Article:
Gordon ,Irish, and English Setters
From paintings by Louis Agassiz Fuertes
Setters have long but “flat” silky coats and plumed tails, and as a rule very gentle faces, full of expression.
In olden times, when it was customary to “net” game, these dogs were taught to
point the birds and then to crouch or “set,” that the net might be thrown over and beyond them hence the name
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Types of Setters
The English, Irish, and Gordon setters are almost too well known to need,
any physical description. Fashions have changed somewhat, and
will probably continue to do so, in these as in other popular breeds.
Still, the needs are so definite, and performance is such a necessary foundation for
appearance, that the setters will probably never deviate very widely from the
present standard, except in minor points attained by crossing the known types.
It is doubtful if any serious breeder would trust other than setter
blood in these already very beautiful and useful dogs.
In this country no dog is so well fitted for hunting grouse, pheasants, quail,
and feathered upland and woodland game in general.
In comparing the three principal types, the English is the largest and
strongest, and is largely white, with liver, tan, orange, or black blotches and “ticking.”
The Irish is the lightest and most finely drawn, and is all rich mahogany tan;
he has a more high-strung disposition than either of the others, and is rather
more nervous and subject to temperamental weaknesses, though when well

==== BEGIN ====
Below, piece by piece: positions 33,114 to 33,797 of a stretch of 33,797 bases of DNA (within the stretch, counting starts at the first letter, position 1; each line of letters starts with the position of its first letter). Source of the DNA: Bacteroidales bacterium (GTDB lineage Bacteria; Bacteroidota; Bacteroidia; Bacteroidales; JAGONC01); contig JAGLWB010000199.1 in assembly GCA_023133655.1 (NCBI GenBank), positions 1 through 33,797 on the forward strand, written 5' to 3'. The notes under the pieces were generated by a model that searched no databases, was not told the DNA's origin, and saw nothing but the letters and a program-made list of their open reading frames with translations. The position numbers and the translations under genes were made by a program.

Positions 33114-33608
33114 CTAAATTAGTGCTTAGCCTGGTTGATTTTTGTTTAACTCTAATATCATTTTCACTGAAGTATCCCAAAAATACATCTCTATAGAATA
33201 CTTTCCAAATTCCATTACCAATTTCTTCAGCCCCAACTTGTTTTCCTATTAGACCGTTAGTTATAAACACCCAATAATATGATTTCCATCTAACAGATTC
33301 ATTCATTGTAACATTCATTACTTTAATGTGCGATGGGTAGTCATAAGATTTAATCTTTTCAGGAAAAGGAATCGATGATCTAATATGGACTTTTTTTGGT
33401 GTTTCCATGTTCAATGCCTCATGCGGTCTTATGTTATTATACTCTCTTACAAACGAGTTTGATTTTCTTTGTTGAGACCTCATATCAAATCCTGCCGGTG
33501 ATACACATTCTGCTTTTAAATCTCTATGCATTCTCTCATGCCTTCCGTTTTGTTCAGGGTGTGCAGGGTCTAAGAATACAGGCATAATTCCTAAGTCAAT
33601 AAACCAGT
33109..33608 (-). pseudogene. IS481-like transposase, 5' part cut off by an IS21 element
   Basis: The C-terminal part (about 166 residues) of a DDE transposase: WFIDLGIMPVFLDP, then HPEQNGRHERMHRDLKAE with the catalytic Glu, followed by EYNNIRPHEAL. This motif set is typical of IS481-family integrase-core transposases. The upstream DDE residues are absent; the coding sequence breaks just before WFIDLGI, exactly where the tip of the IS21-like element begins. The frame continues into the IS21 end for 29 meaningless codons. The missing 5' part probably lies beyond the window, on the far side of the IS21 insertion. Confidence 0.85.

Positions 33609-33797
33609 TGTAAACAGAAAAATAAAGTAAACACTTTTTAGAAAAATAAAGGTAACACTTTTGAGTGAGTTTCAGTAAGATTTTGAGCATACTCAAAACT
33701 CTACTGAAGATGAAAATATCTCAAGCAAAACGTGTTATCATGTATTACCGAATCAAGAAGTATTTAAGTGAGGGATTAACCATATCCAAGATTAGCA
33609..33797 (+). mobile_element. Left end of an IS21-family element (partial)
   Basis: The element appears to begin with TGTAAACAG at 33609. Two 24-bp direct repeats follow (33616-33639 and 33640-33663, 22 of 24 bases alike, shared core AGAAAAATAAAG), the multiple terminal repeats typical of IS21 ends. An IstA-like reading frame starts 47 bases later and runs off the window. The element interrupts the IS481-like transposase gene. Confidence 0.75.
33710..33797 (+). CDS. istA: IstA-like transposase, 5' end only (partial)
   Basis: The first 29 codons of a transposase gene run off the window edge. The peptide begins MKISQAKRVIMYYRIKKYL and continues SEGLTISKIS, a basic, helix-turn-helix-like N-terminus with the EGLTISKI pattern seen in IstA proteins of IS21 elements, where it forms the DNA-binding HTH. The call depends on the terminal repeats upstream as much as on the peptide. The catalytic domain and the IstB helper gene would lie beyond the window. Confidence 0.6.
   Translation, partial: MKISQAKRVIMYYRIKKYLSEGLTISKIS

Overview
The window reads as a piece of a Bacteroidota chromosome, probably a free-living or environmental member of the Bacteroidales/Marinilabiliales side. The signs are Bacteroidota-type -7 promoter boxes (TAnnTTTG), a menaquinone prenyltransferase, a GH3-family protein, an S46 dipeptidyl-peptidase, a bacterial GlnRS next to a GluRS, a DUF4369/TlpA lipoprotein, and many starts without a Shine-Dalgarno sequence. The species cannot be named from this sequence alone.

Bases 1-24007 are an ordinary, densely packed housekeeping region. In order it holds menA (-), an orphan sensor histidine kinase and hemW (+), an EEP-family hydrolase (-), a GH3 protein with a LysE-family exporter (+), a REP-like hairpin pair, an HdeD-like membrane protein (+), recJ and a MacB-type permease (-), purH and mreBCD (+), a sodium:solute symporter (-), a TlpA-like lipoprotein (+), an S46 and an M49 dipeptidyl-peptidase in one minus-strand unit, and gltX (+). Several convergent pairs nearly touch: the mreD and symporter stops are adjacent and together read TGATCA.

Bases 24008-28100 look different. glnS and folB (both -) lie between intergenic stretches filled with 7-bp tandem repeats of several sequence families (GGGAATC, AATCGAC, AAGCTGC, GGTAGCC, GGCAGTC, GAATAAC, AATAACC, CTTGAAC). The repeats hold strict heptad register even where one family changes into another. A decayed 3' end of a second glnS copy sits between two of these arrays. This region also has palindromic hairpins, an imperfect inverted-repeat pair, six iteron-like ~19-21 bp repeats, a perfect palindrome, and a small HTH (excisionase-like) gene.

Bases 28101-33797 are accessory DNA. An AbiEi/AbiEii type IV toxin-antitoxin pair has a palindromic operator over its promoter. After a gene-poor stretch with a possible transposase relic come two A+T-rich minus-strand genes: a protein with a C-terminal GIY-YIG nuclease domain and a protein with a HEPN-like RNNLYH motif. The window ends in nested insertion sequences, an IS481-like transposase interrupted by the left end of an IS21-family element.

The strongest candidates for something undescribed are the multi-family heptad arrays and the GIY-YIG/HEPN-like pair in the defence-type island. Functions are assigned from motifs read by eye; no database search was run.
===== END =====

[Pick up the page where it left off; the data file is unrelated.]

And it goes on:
trained and intelligently handled is unsurpassed as a field and hunting dog.
The Gordon is a north British development, to be used chiefly on the
red grouse of the heathery uplands, and is black, with deep tan chops,
ear-linings, chest, belly, feet, and feather, and the characteristic tan spots over the eyes and on the cheeks.
For several years he was bred to a very delicate, slender-headed type:
he was then a very affectionate and beautiful creature, but lacked the staunchness such a hunting dog must have.
The present standard dictates a dog of almost exactly the
conformation of the English setter: wide across the forehead, strong, fairly broad,
and very deep in the chest, with plentiful bone in legs and good, hard, compact feet.
In this country, where the autumn woods abound in russet browns and
deep shadows, the solid red and the black and tan dogs are
harder to follow with the eye than those with a fair amount of white;
hence the English setter and the mainly white pointer are
favorites among the hunters, though the Irish has many
adherents among those desiring a beautiful and companionable dog.
The Gordon is nearly obsolete in this country.